September 29, 2009

Costa Rican Wire Puzzles


As I mentioned in my post about Danlock, I traveled to Costa Rica for spring break, which was a lot of fun. I actually have a travel blog here (March 2009), so check out that if you're interested, but I'll skip straight to the good bits: I encountered a street vendor in the town of Puntarenas selling a variety of wire puzzles that he had made!

Needless to say, I was quite excited: I was abroad and going through puzzle withdrawal (I think I had solved Danlock by this point). I walked over, and saw that he was showing the classic ring-and-spring puzzle to curious onlookers. He would demonstrate how he could easily remove the ring from the spring, then he would hand it to an onlooker who couldn't do it.


He saw that I was interested and handed me one as well, of course I know the trick so I popped the ring off quickly, before anybody could see what I was doing, and showed it to him. He chuckled and asked if I would like to try something more difficult, of course I said sure!

I guess I should mention now that he only spoke Spanish, and I speak very little Spanish, but I could get the gist of what he was saying. Fortunately the word difficult sounds the same in Spanish. Hooray for cognates!


He handed me the puzzle shown here, which I don't know the name of. I need to get Dick Hess' Compendium of Wire Puzzles so I can look this sort of thing up! Anyways, I fiddled around with it for a while and was unable to solve it, much to his delight. I told him that I'd like to purchase it and asked him (as best I could) to recommend something else that was very difficult.


He pointed me to the puzzle shown here, which I think is also known as Rat Race. I couldn't quite make out what he was saying, but it had something to do with a labyrinth and the fact that this was a difficult puzzle. Enough said! I'll take it! I think I paid him something like $1 for both of the puzzles: in hindsight I should have bought a bunch, since this was a great deal. Oh well, next time!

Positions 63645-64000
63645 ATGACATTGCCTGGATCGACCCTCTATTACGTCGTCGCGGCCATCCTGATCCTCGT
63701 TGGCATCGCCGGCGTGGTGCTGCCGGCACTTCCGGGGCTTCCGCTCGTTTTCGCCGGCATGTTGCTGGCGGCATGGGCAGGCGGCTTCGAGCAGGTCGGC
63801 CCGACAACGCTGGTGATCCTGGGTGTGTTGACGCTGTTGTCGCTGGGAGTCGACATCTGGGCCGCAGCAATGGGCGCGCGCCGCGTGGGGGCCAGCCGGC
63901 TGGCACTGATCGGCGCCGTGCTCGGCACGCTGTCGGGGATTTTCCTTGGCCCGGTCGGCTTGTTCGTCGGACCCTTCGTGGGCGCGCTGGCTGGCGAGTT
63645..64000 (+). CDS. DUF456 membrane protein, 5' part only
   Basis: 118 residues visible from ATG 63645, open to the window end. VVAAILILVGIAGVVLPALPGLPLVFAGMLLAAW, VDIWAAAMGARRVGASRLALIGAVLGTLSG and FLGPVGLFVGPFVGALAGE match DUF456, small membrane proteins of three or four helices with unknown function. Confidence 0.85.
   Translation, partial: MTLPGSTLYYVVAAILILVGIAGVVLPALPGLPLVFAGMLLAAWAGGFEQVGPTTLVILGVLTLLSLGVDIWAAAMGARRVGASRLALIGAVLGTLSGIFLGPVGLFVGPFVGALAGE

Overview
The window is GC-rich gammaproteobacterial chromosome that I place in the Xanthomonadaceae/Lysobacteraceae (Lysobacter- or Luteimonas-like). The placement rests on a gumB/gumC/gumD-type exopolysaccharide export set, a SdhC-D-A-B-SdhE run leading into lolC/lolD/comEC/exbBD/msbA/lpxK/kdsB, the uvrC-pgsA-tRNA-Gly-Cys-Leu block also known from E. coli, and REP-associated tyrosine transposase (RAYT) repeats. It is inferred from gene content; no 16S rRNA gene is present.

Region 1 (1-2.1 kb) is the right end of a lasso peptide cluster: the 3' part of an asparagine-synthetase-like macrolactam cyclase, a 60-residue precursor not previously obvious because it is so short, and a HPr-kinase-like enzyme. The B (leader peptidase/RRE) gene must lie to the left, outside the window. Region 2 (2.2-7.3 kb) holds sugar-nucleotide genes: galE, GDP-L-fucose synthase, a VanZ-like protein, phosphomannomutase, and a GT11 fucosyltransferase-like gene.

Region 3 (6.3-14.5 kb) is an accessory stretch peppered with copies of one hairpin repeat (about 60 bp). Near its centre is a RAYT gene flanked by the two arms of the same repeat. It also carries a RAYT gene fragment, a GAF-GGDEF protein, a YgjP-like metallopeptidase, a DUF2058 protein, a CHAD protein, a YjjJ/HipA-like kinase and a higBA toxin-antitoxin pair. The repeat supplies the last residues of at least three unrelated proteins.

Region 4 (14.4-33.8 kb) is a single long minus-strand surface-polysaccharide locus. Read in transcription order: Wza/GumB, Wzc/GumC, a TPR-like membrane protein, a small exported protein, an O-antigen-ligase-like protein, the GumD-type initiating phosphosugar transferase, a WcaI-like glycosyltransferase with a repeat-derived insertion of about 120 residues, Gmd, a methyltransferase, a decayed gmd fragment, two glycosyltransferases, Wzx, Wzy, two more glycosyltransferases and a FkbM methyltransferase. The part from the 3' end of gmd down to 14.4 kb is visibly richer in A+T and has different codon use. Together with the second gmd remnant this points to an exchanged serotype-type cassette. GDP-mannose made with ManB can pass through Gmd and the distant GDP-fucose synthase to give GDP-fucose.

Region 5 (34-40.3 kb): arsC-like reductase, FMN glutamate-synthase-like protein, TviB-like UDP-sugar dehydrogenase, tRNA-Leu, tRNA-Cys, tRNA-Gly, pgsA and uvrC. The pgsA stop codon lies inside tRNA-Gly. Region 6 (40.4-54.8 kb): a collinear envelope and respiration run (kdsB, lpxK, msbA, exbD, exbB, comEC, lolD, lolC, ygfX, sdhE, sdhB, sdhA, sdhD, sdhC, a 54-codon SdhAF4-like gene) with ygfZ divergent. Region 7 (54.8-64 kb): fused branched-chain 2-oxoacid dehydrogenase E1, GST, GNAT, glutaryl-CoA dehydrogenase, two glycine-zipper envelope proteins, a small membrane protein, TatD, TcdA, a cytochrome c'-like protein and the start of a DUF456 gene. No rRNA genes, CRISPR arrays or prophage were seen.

After making my purchases, my girlfriend and I headed over to a nice little spot for lunch. I played around with the easier of the two puzzles for about 15 minutes and eventually figured it out! Here's a picture of me ignoring my frozen margarita in favor of this $0.50 puzzle. I had a lot of fun solving it: definitely a good value in terms of dollars per minute of puzzling fun.

The second puzzle I played around with for a bit, but didn't have much luck with. I set that one aside and worked on it again on the bus ride back to the capital city, San Jose. Fortunately, the bus ride was quite long, I think about four hours.  I worked on damn puzzle nonstop for about an hour and a half before I finally figured it out. This one is tricky, but quite enjoyable!

Tomorrow, another ridiculously hard Hanayama that took me forever to solve.

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